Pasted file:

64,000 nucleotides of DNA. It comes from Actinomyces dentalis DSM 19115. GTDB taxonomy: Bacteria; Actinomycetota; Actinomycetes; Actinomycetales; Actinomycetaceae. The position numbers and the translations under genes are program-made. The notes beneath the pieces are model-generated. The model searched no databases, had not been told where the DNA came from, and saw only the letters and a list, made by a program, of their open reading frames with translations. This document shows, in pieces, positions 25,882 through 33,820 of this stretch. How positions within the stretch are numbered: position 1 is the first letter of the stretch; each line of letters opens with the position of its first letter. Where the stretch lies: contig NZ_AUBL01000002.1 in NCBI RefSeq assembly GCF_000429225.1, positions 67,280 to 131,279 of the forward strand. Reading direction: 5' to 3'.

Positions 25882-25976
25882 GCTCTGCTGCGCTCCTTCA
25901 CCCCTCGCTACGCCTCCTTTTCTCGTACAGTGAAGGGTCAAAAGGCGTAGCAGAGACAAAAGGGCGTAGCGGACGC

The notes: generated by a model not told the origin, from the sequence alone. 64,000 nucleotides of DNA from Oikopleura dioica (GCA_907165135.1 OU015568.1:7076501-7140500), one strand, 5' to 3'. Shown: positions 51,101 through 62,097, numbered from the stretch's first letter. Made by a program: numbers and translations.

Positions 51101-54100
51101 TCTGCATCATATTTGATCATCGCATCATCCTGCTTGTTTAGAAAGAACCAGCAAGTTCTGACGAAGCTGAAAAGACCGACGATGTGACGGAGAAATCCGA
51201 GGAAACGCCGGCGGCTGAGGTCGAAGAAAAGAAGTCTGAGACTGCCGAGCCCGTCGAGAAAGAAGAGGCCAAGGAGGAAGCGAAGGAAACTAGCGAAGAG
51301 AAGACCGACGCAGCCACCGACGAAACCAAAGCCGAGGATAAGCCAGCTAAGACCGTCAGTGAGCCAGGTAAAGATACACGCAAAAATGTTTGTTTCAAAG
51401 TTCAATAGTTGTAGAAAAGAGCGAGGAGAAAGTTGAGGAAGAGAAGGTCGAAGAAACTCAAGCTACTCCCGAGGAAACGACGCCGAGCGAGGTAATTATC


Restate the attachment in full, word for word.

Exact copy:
64,000 nucleotides of DNA. It comes from Actinomyces dentalis DSM 19115. GTDB taxonomy: Bacteria; Actinomycetota; Actinomycetes; Actinomycetales; Actinomycetaceae. The position numbers and the translations under genes are program-made. The notes beneath the pieces are model-generated. The model searched no databases, had not been told where the DNA came from, and saw only the letters and a list, made by a program, of their open reading frames with translations. This document shows, in pieces, positions 25,882 through 33,820 of this stretch. How positions within the stretch are numbered: position 1 is the first letter of the stretch; each line of letters opens with the position of its first letter. Where the stretch lies: contig NZ_AUBL01000002.1 in NCBI RefSeq assembly GCF_000429225.1, positions 67,280 to 131,279 of the forward strand. Reading direction: 5' to 3'.

Positions 25882-25976
25882 GCTCTGCTGCGCTCCTTCA
25901 CCCCTCGCTACGCCTCCTTTTCTCGTACAGTGAAGGGTCAAAAGGCGTAGCAGAGACAAAAGGGCGTAGCGGACGC

The notes: generated by a model not told the origin, from the sequence alone. 64,000 nucleotides of DNA from Oikopleura dioica (GCA_907165135.1 OU015568.1:7076501-7140500), one strand, 5' to 3'. Shown: positions 51,101 through 62,097, numbered from the stretch's first letter. Made by a program: numbers and translations.

Positions 51101-54100
51101 TCTGCATCATATTTGATCATCGCATCATCCTGCTTGTTTAGAAAGAACCAGCAAGTTCTGACGAAGCTGAAAAGACCGACGATGTGACGGAGAAATCCGA
51201 GGAAACGCCGGCGGCTGAGGTCGAAGAAAAGAAGTCTGAGACTGCCGAGCCCGTCGAGAAAGAAGAGGCCAAGGAGGAAGCGAAGGAAACTAGCGAAGAG
51301 AAGACCGACGCAGCCACCGACGAAACCAAAGCCGAGGATAAGCCAGCTAAGACCGTCAGTGAGCCAGGTAAAGATACACGCAAAAATGTTTGTTTCAAAG
51401 TTCAATAGTTGTAGAAAAGAGCGAGGAGAAAGTTGAGGAAGAGAAGGTCGAAGAAACTCAAGCTACTCCCGAGGAAACGACGCCGAGCGAGGTAATTATC